14 Ratios at work §Boise location ratio = 0.56, needs 10lbs. So 10lbs(.56)=5.6 Parma Pounds §Mason Drain Location ratio =.75, have 10lbs in excess of TMDL needs. So 10lbs(.75)=7.5lbs to sell. §Mid Snake River example = 1lb to 1lb for the full river reach

15 Boise River Demonstration Project Cost Differential §WWTPs l Costs range from less than $5/lbs to more than $200/lbs l Costs depend on current technology and options l PS-PS trading can save money §Agricultural Practices l Costs range from about $5/lbs to $50/lbs l Cost are specific to both site and control measure l PS-NPS trading can save money if transaction costs managed

16 Mid Snake River Example, Cost Differential §Twin Falls WWTP River Mile §May have upto 325 lbs per day for 9 critical months §Cost of $25/lb per day §Clear Springs at River Mile §Would like to buy 40 lbs per day §Cost of control is very unstable based on feed ingredients (strategy is low ash fish food)

17 Cost Differential Example §Participant A Limit 100 lbs/day Actual 200 lbs/day Cost $100 lb/yr §Benefit Cost w/o trading $10,000 Willing to pay $50 lb/yr Cost w/trading $5,000 §Participant B Limit 500 lbs/day Actual 600 lbs/day Cost $10 lb/yr. Can reduce 200 lbs/day §Benefit Cost w/o trading $1000 Cost w/trading ($3,000)

18 Tools Available - The TMDL §Authorizes trading subject to permit & trading rules §Establishes adjustable WLA allocations/implementation plans §Establish NPS load allocation §A mechanism for reasonable assurance §Evaluates the potential for local impacts and propose remedies

19 Tools Available - The NPDES Permit §Adjustable permit limits that have conditions to prevent localized impacts §Point sources liable for trade performance §Reporting and documentation of trade l Modified Discharge Monitoring Report form reports trades to EPA l Monthly Trade Summary provides watershed-wide reconciliation §Permit audits l Standard permit audits by EPA and DEQ l NPS project reviews by SCC, under agreement to EPA & DEQ §To provide certainty to NPDES permit holders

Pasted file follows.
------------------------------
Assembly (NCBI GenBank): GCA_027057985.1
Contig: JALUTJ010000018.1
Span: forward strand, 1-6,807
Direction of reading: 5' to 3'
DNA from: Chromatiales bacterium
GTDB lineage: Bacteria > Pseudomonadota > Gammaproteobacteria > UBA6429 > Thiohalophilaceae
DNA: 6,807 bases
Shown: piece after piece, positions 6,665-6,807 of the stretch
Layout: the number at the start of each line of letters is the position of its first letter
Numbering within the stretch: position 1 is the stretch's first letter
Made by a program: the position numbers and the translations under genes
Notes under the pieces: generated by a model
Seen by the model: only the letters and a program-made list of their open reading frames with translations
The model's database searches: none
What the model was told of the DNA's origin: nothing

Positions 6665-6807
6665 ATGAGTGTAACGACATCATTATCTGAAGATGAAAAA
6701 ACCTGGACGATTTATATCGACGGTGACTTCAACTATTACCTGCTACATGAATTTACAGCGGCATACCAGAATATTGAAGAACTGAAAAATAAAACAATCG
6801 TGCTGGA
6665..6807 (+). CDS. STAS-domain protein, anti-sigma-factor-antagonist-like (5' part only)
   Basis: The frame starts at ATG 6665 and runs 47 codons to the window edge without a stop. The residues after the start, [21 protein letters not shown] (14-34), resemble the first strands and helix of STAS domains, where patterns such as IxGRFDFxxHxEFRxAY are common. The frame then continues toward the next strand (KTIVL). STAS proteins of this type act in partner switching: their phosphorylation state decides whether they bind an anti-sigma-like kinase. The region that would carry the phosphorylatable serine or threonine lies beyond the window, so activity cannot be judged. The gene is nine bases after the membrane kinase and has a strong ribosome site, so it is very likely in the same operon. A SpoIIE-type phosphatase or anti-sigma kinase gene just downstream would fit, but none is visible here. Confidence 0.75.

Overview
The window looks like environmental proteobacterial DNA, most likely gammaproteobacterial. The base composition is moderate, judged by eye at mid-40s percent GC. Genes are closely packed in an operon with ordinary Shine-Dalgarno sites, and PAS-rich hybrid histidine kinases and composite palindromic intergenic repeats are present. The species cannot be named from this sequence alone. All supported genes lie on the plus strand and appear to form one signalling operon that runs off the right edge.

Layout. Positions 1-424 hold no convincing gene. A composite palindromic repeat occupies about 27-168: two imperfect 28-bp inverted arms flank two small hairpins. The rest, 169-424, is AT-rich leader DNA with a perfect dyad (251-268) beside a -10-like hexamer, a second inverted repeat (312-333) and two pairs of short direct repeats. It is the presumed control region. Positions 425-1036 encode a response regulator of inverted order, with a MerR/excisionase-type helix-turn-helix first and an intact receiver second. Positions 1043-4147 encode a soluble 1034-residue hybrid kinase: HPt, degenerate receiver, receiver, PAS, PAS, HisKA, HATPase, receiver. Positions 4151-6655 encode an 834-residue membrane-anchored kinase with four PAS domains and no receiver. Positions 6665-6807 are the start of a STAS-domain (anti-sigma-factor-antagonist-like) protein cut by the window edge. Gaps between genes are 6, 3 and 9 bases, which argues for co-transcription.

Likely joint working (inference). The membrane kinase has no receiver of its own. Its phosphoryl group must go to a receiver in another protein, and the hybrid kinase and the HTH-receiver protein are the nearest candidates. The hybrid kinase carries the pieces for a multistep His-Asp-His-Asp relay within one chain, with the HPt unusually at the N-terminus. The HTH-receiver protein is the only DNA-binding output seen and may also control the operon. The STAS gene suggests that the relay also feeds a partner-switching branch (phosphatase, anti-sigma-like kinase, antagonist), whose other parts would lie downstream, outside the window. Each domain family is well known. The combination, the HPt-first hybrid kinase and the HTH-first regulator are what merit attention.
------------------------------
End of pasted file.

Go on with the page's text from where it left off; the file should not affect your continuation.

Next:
20 Tools Available - The Private Contract §Willing buyer and willing seller. §Establish a price. §Establish the remedy for contract failure. Certainty for the NPS delivery of reductions. §Establish the amounts, parties, and duration of the trade. §Assign monitoring responsibilities

21 Tools Available - Trading Rules Water Quality Protection §Ratios apply to credit calculations to ensure equivalent reductions (Parma Pounds) §Nonpoint Source Mechanisms l Nonpoint Source Trades Limited to Practices on BMP List §Water Quality Contribution l Pre-TMDL Implementation Plan: each NPS project contributes 10% of reduction to water quality by reducing marketable credits l Post-TMDL Implementation Plan: credits created only by reductions exceeding TMDL implementation plan requirements §Process for Adding New BMPs

22 Tools Available - The Clearing House Trade Execution & Tracking §Reduction Credit Certificates: certifies nonpoint source reductions, establishes credit, signed by point source §Trade Notification Forms: transfers credits from seller to buyer §Trade Tracking Database: records all trade transactions §Monthly Trade Summary: ensures watershed-wide trade reconciliation §Trade Tracking Audits: conducted by DEQ

23 Elements of the Trading Framework: Building Blocks

24 Point - Point Trade Process

25 Point - Nonpoint Trade Process

26 Conclusions §We can make pollution a commodity and trade it. §There is a demand in many basins - but not all.. §The tools necessary for trading are available and can fit within existing programs. §Trading framework summary is available from IDEQ at WWW2.state.id.us/deq.